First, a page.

Plastic Injection Moulding Plant in Toronto Ontario

Newtron Group was called in to inspect a plastic injection moulding plant after a water main broke and flooded the facilities.

The broken water main caused water, mud and silt to enter the building, covering the entire ground floor area. The first floor of the plant consisted of the production area, quality control room, maintenance rooms and offices. During an emergency on-site inspection Newtron Group’s Project Manager noted that the water level varied throughout the affected area up to a couple of inches.

The equipment inspected was located throughout a number of areas on the ground floor. The majority of the equipment was located in the production area, which contained forty-four plastic injection moulding machines of various makes and sizes. The moulds that were used in the machines were located in the northeast corner of the production area.

These moulds were used to create the end product from the machines. The maintenance department consisted of three rooms that included the tool room, grinding room and the EDM room. The type of equipment found in these rooms included a CNC machine, various drilling/milling machines, EDM machines and various bench tools used in the maintenance of the equipment and moulds.

Also located in the maintenance area was the main electrical transformer room for the entire building. Located towards the front of the building was a Co-Ordinate Measuring Machine. This unit was used for quality control measuring of up to one hundred thousandth of an inch and is sensitive to varying degrees in temperature and humidity. Also inspected were a number of computers and associated equipment that were located throughout the plant, including the quality control and scheduling offices.

After inspecting the premises and meeting with the insured Newtron Group was able to report to the insurance company regarding the extent of damage to the affected equipment. Newtron Group was also able to convey that the insured’s main concern was the electrical/electronic controls of the production equipment, which were located closest to the floor. Our inspection verified these concerns and in the report we recommended that all the controls and electrical distribution panels closest to the floor be fully decontaminated to prevent any further deterioration from occurring.

Newtron Group also observed standing water and silt in a number of 600V distribution panels located at the input side of the machines in question as well as in another machine in our inventory. Also, it was reported that inspection of the LK CMM indicated water damage throughout the bottom of the LK 4000 controller, the control CPU and the base of the CMM itself. Flash corrosion was observed on the bottom feet of the platform containing the granite base and this was identified by the insured as a priority item.

A number of PCs and associated computer equipment that were located on the floor in the quality control, scheduling, production, and human resources offices-some of which were identified as priority items-were also reported as directly being affected by water and silt. The IT department provided Newtron with a number of power bars, keyboards, mice and speakers that were directly affected by the loss and had been removed by them. Also, Newtron discovered that there were several pieces of computer equipment that had been submerged in water and that required replacement.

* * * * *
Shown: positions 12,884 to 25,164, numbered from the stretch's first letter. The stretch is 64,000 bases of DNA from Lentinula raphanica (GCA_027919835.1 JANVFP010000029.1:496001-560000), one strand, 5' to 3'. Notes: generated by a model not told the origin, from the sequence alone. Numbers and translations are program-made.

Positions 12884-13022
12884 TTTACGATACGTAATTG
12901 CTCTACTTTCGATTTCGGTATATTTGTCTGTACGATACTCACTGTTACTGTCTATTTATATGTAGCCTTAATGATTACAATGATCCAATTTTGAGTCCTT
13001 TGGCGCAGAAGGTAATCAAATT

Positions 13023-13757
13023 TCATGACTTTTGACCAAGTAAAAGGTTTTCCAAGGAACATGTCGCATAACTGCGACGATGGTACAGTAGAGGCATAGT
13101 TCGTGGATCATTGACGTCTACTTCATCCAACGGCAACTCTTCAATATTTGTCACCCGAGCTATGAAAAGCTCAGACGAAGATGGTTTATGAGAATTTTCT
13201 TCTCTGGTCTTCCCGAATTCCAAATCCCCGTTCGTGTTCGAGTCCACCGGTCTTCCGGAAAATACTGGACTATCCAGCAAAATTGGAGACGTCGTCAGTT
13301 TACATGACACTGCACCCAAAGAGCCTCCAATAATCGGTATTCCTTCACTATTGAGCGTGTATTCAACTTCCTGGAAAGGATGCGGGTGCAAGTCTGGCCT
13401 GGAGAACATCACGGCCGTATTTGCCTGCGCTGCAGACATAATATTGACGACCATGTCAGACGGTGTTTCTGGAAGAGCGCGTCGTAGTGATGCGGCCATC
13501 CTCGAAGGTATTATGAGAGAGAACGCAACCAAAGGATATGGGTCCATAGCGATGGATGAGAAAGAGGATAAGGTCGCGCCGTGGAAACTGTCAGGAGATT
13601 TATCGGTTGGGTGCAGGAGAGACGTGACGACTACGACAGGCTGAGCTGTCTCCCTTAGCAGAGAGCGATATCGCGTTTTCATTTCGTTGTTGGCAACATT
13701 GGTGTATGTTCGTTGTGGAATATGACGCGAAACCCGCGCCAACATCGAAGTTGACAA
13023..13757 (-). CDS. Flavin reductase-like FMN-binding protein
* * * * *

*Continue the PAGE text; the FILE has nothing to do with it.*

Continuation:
Newtron Group reported that, in our opinion, there were no concerns in regards to the affects of humidity on the equipment as the company operates production in a non- temperature controlled area and the machines were designed to withstand some degree of temperature and humidity change. For example, the machines have a constant flow of coolant and hydraulic oils that runs through them during normal operation, which would have continued to work after the loss, and saved the machines from exposure to corrosion caused by humidity.

Also, the inspection of the transformer room indicated silt and water had entered the room but made no direct contact with the equipment because all the electronics were high off the floor. The insured’s electrical contractor who commented that there was no direct damage and that everything in the room was working properly confirmed Newtron’s assessment that none of the transformer room equipment had been directly affected by the loss.

Following the inspection and report submission Newtron Group received permission to go ahead and restore the affected equipment on an emergency basis. Newtron Group commenced decontamination of all the electrical/electronic controls in all of the plastic injection moulding machines located throughout the production area, thirteen of which were identified as priority.

The LK CMM machine and associated equipment were also identified as priority and cleaned as quickly as possible. The controllers, and office and computer equipment were also restored on an as-required basis. Thus, Newtron Group was able to identify the equipment that required restoration and was able to decontaminate these items in a timely fashion, as indicated by the insurance company and required by the insured.